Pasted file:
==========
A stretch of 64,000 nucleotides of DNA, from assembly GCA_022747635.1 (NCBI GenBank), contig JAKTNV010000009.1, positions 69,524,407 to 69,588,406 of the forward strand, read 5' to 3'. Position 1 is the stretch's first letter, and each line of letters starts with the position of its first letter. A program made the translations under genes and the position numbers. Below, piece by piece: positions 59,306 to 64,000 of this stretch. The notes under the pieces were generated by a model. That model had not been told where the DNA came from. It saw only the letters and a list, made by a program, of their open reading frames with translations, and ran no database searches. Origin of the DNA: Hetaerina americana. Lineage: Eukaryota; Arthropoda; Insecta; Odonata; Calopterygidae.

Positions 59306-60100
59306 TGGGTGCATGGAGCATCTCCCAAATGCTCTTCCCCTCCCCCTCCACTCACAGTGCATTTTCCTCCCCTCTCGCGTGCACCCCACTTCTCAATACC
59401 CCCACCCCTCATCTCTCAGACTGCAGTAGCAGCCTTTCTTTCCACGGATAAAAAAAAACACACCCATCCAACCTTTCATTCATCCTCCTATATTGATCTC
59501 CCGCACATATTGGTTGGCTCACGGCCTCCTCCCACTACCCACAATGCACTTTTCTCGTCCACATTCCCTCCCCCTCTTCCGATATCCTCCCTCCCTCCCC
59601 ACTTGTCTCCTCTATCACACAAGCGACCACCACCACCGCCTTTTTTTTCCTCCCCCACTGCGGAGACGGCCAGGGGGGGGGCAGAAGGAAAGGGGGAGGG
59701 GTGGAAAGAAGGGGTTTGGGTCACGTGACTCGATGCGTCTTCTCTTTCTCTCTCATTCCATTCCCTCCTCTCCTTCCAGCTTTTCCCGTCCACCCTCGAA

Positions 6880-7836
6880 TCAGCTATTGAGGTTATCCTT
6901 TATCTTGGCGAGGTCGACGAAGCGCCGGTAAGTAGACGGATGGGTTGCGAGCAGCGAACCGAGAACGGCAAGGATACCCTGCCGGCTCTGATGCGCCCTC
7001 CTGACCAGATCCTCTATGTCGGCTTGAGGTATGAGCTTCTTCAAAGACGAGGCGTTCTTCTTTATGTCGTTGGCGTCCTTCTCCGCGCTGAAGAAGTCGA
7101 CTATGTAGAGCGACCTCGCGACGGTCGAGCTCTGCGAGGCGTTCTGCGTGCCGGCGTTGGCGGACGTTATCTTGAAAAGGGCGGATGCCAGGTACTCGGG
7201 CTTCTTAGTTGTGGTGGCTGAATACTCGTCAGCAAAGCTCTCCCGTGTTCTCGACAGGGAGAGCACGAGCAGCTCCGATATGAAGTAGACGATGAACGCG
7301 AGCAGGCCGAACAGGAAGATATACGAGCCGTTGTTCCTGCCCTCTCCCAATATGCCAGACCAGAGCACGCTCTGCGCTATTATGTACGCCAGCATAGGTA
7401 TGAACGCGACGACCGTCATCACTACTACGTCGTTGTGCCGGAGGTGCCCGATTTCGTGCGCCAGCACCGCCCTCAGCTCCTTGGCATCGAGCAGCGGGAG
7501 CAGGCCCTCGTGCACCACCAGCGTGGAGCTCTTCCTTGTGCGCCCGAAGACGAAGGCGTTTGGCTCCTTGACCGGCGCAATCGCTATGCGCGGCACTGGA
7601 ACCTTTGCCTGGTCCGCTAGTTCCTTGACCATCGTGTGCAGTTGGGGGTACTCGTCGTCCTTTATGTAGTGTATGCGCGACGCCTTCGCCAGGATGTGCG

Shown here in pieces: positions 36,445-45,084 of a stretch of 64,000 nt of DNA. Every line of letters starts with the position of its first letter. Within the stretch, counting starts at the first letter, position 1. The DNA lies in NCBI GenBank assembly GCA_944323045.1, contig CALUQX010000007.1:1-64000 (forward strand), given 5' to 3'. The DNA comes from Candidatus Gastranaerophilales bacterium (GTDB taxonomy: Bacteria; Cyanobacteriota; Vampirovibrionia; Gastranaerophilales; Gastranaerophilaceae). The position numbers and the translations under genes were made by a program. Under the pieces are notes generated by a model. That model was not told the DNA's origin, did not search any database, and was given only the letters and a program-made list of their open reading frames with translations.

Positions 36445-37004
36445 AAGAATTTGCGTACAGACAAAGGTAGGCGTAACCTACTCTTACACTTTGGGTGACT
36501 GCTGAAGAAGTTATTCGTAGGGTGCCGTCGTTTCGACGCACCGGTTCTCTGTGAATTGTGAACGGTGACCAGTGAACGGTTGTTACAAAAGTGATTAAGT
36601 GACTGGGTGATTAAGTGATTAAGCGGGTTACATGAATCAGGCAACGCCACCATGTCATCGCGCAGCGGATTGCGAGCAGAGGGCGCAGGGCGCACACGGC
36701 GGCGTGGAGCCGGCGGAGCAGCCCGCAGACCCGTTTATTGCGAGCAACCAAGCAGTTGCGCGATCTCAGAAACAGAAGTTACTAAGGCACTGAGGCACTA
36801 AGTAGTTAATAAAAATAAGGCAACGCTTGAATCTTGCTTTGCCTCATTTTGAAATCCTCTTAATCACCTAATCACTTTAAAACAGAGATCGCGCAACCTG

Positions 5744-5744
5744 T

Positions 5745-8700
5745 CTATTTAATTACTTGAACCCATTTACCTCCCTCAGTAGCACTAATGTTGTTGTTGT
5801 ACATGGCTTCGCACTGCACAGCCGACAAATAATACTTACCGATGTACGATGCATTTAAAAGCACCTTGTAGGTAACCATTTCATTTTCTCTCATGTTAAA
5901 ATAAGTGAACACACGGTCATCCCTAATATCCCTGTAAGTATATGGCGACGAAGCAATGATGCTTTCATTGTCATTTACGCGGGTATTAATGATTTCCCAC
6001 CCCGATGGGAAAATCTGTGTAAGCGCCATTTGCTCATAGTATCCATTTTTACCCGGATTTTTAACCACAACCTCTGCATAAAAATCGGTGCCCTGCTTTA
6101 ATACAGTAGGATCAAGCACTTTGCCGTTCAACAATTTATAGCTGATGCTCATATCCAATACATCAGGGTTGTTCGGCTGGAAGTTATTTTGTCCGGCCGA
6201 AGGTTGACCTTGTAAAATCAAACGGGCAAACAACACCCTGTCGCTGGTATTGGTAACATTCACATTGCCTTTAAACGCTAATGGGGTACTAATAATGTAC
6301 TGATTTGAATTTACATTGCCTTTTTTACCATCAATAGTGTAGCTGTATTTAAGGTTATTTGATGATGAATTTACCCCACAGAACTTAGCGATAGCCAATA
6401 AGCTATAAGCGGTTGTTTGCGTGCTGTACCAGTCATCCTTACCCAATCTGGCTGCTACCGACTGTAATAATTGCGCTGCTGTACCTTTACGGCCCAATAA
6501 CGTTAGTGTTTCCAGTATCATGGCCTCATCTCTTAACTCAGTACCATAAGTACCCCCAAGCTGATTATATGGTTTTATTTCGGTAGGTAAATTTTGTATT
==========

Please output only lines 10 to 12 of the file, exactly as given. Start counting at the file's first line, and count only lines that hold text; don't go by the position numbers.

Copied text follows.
6901 TATCTTGGCGAGGTCGACGAAGCGCCGGTAAGTAGACGGATGGGTTGCGAGCAGCGAACCGAGAACGGCAAGGATACCCTGCCGGCTCTGATGCGCCCTC
7001 CTGACCAGATCCTCTATGTCGGCTTGAGGTATGAGCTTCTTCAAAGACGAGGCGTTCTTCTTTATGTCGTTGGCGTCCTTCTCCGCGCTGAAGAAGTCGA
7101 CTATGTAGAGCGACCTCGCGACGGTCGAGCTCTGCGAGGCGTTCTGCGTGCCGGCGTTGGCGGACGTTATCTTGAAAAGGGCGGATGCCAGGTACTCGGG